It has previously been established that the African-American community found it necessary to extensively understand and manipulate double consciousness. Essentially in order to avoid further mistreatment, African-Americans would enact a façade while in front of a white man, although they themselves had a different concept of their own identity. The situation described in Ralph Ellison’s The Invisible Man provides a unique twist into the self understanding of identity because the protagonist is still “looking for himself”. (Ellison 264)
The unnamed protagonist reveals first gives insight into his identity in stating that he is unashamed that his grandparents were once slaves, but only ashamed that he once cared (Ellison 264).
This shows that the protagonist, self-proclaimed as the invisible man, apathetic toward his ancestors’ being slaves. It also demonstrates that he is not ignorant to his African-American heritage. In mentioning ancestral slavery, he allows for an understanding of his identity to be described as a product of subculture separate from normative. Perhaps he is not truly aware of the contrast between the African-American and white cultures of the time.
Thankfully, his grandfather is.
His grandfather, being a former slave, imparts words which haunt the invisible man until the very end of the narrative. He instructs the protagonist to “overcome” the white men by agreement (Ellison 265). Prior to this, Ellison made no remarks as to whether or not the protagonist had any conflict the dominating white culture. These words will continue to haunt the protagonist while he attempts to form his own separate identity.
Whenever he succeeded, he was praised by white men and haunted by his grandfather’s last words (Ellison 265). He was not trying to win the approval of white men except that they were those in authority who could provide an advantage for him to get ahead. It was purely emotionless except for his grandfather’s words echoing in his mind (Ellison 265).
The invisible man also shows his concern for self over communal identity in that he did not like the other young men who were to fight (Ellison 265). Race had nothing to do with the issue. If the protagonist were to have a preoccupation with communal identity over his own identity, Ellison would have alluded that the invisible man attempted to look past their differences for the betterment of their culture. However, no such remark was made. In fact, the protagonist thinks to himself that such a fight might in fact make him look bad. Again, this was not an issue of race but of dignity. He needed to impress the town leaders. His reputation was his commodity, not his defense of something larger than himself.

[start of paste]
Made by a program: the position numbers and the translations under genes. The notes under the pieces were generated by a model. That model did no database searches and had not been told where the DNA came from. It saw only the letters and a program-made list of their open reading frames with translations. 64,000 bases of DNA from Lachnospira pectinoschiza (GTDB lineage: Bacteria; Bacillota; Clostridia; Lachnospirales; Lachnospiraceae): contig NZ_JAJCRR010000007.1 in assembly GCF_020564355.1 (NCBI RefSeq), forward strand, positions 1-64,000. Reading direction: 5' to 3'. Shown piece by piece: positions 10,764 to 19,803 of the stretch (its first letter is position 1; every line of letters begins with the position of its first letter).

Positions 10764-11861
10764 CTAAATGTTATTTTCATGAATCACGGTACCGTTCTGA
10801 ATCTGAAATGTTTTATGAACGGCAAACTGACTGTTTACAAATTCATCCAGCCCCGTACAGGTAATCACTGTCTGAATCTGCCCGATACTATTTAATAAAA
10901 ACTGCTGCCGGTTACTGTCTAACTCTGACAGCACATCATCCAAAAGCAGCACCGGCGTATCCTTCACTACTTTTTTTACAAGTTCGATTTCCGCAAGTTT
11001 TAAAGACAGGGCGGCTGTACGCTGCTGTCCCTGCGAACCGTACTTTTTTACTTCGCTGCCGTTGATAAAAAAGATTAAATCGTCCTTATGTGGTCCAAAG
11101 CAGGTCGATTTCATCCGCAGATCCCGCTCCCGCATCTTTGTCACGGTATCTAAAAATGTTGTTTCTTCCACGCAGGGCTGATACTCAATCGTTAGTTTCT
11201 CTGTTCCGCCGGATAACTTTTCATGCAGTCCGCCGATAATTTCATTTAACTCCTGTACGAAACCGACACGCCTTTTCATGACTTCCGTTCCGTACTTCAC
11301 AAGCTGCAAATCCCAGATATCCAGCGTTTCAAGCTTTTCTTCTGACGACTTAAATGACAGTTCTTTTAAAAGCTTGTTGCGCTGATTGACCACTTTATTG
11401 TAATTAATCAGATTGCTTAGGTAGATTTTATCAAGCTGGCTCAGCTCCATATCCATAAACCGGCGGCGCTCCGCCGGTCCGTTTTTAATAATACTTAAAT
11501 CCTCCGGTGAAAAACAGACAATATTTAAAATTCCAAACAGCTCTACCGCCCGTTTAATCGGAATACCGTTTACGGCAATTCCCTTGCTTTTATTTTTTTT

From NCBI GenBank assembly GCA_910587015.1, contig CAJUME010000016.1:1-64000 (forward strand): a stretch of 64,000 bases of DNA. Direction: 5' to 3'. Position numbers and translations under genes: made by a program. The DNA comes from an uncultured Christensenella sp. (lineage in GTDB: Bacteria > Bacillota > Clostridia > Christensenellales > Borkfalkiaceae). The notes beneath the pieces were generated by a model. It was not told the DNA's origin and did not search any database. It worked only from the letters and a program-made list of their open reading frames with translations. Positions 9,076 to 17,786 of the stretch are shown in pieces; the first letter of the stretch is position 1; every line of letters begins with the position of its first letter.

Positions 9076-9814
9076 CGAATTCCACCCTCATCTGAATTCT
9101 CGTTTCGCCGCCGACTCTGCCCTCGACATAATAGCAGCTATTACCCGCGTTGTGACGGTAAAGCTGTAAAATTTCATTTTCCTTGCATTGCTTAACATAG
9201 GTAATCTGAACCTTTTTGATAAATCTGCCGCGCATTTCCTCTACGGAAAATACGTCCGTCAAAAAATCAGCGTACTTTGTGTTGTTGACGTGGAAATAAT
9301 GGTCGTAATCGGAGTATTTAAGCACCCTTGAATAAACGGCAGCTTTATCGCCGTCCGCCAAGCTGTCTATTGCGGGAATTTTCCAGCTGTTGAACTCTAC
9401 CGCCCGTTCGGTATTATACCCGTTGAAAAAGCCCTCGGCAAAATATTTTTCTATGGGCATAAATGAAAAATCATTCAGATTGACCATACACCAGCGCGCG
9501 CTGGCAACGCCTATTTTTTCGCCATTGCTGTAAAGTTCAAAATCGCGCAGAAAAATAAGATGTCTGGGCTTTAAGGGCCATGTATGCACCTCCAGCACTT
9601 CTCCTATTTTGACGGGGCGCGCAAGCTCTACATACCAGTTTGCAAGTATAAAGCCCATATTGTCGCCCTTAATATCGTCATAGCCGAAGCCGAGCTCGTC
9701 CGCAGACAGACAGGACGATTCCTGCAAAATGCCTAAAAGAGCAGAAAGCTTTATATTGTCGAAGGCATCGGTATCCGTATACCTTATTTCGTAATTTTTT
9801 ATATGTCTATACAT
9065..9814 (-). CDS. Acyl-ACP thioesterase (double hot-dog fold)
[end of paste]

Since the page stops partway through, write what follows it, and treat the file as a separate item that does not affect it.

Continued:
Supporting this notion is the statement that the invisible man “felt superior to them in [his] own way.” (Ellison 266) Perhaps it was because they were caught up in cultural pride, an identity formed primarily in being an African-American rather than an individual. Ellison simply does not speak on the matter here. Once in the ring, the youths are blindfolded with white cloths (Ellison 267). This hindrance inhibited the young men from working together and controlling their motions. All except the invisible man. He was not restrained by the symbolism of slavery because literally he saw past it. The protagonist then worked groups against one another for his own advancement (Ellison 269). He was not concerned with the betterment of “his people” because he viewed them as people. He did what was necessary to come out ahead.
A final piece of evidence comes in the form of a brief case (Ellison 273), and in it is the protagonist’s reward for his hard work. His capitalist mindset had provided him with a scholarship to further his education. One could argue that the end of the narrative provided a twist which would discredit a sense of individualism.
In a dream, the invisible man opens his brief case and the envelope inside it to read the words “keep this nigger-boy running” followed by hearing his grandfather’s laugh (Ellison 274). It could be argued that the tone on which the chapter ends implies that Ellison felt remorse for betraying his fellow African-Americans. However, it is important to note that this happened in the context of a dream and Ellison did not provide an interpretation. The overlying theme remains, the invisible man is a member of neither the white nor African-American culture.